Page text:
Why hasn’t my band made the Hottest 100 yet?
Every year, the arrival of triple j’s Hottest 100 fills me with sorrow. Not because my near-total ignorance of the songs in the countdown is a sign of my ever-increasing age, although it is. Nor because for the past few years, nobody has invited me to a bangin’ Hottest 100 party, although they haven’t.
No — I mourn because every year, the Hottest 100 features a grand total of no songs by my band. Zip, zero, zilch.
It’s been that way for ever since the countdown started. A whopping 2300 songs in all, and my band has none of them. How is that fair, when Powderfinger have something like six hundred?
Now, triple j and its listeners can’t be held entirely responsible for this slight. The fact is, despite spending much of my teenaged years and twenties playing bass in various uni revues, jazz combos, weird theatrical productions and other ill-advised projects, I never actually started a proper band or recorded any music.
In other words, my number of Hottest 100-eligible recordings to date is also zero. But this wasn’t for want of trying. And when I say trying, I really mean dreaming.
If all it took to become an international pop sensation was sitting in one’s bedroom, strumming an acoustic guitar with fingers too chubby to strum the notes cleanly while feeling sorry for oneself, then I’d be Taylor Swift. Or, more likely, Ryan Adams doing mopey covers of her.
Like Taylor, I wrote love songs, although unlike Taylor, mine weren’t so much about breakups as never-happeneds. Like Taylor, I wrote songs about the haterz, although in mine, I didn’t manage to shake them off.
Unlike Taylor, I never spent time recording country music, though, so there’s that.
The closest I came to rock ‘n roll superstardom was playing one gig at Bar Broadway near Sydney’s Central Station with a singer-songwriter friend. Performing under the name ‘Mending’, we weren’t too bad, I think; and the name of the band seemed to promise better things to come.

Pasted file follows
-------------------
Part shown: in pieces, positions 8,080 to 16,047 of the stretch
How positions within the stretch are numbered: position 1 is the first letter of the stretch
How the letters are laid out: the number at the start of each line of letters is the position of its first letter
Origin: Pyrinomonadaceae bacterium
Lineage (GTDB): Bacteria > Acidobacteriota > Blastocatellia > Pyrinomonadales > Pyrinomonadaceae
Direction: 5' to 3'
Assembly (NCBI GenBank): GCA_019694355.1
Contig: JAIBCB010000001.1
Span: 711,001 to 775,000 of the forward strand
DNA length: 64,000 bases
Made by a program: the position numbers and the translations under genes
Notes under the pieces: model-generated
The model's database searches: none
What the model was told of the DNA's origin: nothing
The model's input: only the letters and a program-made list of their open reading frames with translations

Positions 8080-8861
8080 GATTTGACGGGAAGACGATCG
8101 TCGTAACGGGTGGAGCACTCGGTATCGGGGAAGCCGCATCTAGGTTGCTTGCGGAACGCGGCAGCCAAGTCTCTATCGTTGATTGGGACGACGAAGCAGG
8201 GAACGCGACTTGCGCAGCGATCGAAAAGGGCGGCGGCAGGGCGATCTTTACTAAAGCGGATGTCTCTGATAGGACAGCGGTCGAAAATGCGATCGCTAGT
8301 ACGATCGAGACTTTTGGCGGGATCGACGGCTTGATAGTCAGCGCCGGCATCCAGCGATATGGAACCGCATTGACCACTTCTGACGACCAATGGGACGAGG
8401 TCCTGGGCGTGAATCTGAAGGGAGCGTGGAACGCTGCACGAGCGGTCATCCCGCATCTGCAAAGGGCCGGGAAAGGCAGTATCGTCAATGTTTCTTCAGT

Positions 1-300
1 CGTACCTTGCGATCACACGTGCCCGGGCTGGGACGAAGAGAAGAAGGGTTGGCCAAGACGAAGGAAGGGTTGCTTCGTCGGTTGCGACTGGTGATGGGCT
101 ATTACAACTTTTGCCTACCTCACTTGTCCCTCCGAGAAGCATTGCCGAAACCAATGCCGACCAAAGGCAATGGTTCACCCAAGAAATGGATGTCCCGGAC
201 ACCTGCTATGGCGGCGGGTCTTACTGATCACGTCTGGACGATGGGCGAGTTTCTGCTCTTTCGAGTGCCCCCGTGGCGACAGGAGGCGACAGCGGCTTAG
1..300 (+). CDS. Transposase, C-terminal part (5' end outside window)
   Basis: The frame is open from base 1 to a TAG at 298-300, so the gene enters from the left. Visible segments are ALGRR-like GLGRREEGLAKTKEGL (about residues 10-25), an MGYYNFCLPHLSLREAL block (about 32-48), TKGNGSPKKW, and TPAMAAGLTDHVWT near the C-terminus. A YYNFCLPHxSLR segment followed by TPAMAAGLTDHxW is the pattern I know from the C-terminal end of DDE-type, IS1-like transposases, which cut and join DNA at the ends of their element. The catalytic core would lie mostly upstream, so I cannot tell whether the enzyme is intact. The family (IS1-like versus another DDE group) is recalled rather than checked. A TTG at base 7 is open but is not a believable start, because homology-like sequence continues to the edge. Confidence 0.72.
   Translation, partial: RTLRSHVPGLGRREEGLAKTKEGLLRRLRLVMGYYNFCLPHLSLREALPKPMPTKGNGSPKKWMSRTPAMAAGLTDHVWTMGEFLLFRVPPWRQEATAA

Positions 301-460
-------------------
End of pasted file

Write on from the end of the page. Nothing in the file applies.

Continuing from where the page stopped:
But my friend retired from performing serious music immediately afterwards, and has never done so in the 15 years since. I’m not certain that it was my fault, but I’m not certain that it wasn’t, either. My musical career, at least, would remain resolutely unmended.
My one other rock gig was the time some friends and I went into the legendary Sydney University band competition, birthplace of the Cruel Sea and the Whitlams, under the name The Be-Dazzlers. Even though two of the other four bands didn’t bother to show up, we lost to a band known only as With Pins. In contrast, we were short of talent, rehearsal time, adequate songs, and pins.
That said, it was a miracle our gig happened at all after the car with all our gear in it broke down outside the uni gates. It was also a miracle we survived after the crowd began throwing things at us midway through our set.
We didn’t deserve any better. The only sustained effort I’d put into the occasion, despite being lead singer, rhythm guitarist slash bassist and main songwriter, was the goatee I’d grown especially. In my defence, it was still more than our lead guitarist, who only managed to get an amplifier the day of the gig.
Even though it was the mid nineties, we found out that there were limits to the whole ‘slacker rock’ thing. But as terrible as we were, I still reckon we were better than Bush.
It’s a shame I couldn’t get a proper band together in the nineties grunge era. That really was my time. Not only was I was very good at angsty self-loathing, which seemed to be the qualification for musical success back then, but my wardrobe of misshapen knits and unironed flannies had somehow become the latest fashion.
Plus the brilliant thing about grunge rock is that you don’t need much in the way of guitar skills. Just basic chords through a dodgy distortion pedal will do, meaning that for once, my inadequacy was entirely sufficient.
And of course even though I was half-decent at the bass, I wanted to play guitar — who listens to Nirvana and wants to be Krist Novoselic?
I’ve had to accept in the years since then that my rock dreams are dead. But listening to the past few years of Hottest 100 countdowns has given me fresh hope. Forget bands — we are now in the era of the knob-twiddling producer.
Flume, Chet Faker and Gotye have all done brilliantly in recent years, to name but a few. It seems that all you need to make the countdown nowadays is digital music software, a weird stage name and hundreds of hours to pour into mucking around with a computer.
Facial hair seems to help, too; and I’m certainly sorted for that as required.
I’m qualified. I’ve got GarageBand (which is free, after all), the awesome nickname ‘Dom Juan’ which a friend gave me — ironically, obviously — and the hundreds of hours I currently spend aimlessly surfing the web. If I redirected these attributes to music production, why couldn’t I make next year’s Hottest 100?
Well, my lack of musical talent, for starters. But my dreams always unjustifiably assume I’ve got lots of that despite all the evidence to the contrary, so why not give it a go?
So — Hottest 100, here I come! Just as long as I can solve one more problem besides the whole ‘writing and performing a great song’ issue — or at least coming up with a song as good as The Rubens’.
On Australia Day 2017, I’ll turn 40. Surely that’s way too old to get played on the national youth station?
My best hope of countdown immortality now, surely, is if triple j’s middle age-oriented stablemate Double J launches its own list of the year’s hottest songs.
So, bring on the Lukewarm 100! Dom Juan is on his way.